Tuesday, April 28, 2015

Why there must be reparations for the ongoing sufferings of the descendants of enslaved workers in the United States of America

                     Frederick Douglass cast in bronze outside the New York Historical Society,
                                                      Another City Loosing Itself to Greed

Now the white male republican governor rounds on the black woman democratic mayor--baying the old fascist words, "more boots on the ground," more boots to ground the hopeless, the unwanted reminders of apartheid Baltimore, of Maryland's slave owning history, further away from the sun. Frederick Douglass born into slavery along the sandy shores of this state wrote in the mid 1800s of strangled dignities and his refusal to live under the shadow of white institutional hypocrisies. '"Let me be free! Is there any God? Why am I a slave? I will run away. I will not stand it. Get caught or get clear, I'll try it. I had as well die with ague as the fever. I have only one life to lose. I had as well be killed running as die standing..It cannot be that I shall live and die a slave. I will take to the water." A great dignity of word and deed was born in that moment. America has always had the choice to make between boots on the ground and historical understandings, between accumulated wealth and exiled communities. We see it once again. The woman mayor saying, they were 14 and 15 year olds, I was trying to keep from declaring war on our children. The man of power calling for quicker deaths of the unwanted.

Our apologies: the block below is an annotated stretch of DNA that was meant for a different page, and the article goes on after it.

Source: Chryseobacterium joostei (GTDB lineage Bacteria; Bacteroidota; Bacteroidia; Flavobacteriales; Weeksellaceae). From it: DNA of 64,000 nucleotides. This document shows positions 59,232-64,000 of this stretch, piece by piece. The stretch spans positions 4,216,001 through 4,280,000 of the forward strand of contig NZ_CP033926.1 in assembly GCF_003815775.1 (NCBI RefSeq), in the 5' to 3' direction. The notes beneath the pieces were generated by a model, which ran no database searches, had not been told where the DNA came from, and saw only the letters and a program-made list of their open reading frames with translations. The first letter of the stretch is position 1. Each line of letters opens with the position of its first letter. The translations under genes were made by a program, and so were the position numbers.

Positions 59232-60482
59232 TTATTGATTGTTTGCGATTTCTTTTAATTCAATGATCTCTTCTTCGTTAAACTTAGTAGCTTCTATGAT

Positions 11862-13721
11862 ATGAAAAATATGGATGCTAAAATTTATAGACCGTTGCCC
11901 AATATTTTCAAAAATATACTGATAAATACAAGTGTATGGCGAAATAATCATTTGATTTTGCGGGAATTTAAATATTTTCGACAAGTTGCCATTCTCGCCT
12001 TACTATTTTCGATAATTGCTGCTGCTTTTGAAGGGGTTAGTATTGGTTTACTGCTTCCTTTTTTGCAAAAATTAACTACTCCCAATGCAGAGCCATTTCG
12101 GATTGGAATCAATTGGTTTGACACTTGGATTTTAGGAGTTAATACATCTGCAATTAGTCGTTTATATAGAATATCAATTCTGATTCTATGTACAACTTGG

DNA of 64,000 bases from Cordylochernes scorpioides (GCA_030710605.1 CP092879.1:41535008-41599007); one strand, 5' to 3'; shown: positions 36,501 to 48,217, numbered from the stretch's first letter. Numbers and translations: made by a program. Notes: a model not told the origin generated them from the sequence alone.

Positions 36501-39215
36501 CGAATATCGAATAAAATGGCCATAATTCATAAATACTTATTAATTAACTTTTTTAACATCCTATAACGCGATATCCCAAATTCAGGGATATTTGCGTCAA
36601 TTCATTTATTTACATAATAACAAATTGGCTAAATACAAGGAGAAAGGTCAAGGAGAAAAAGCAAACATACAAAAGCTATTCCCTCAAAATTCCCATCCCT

Closer to the waters, to the bays where oysters are eaten in the thousands, their shells piling up on the sawdust floors, the others, those who have profited from the misery of others, live. The other side of the tracks, the other side of history.

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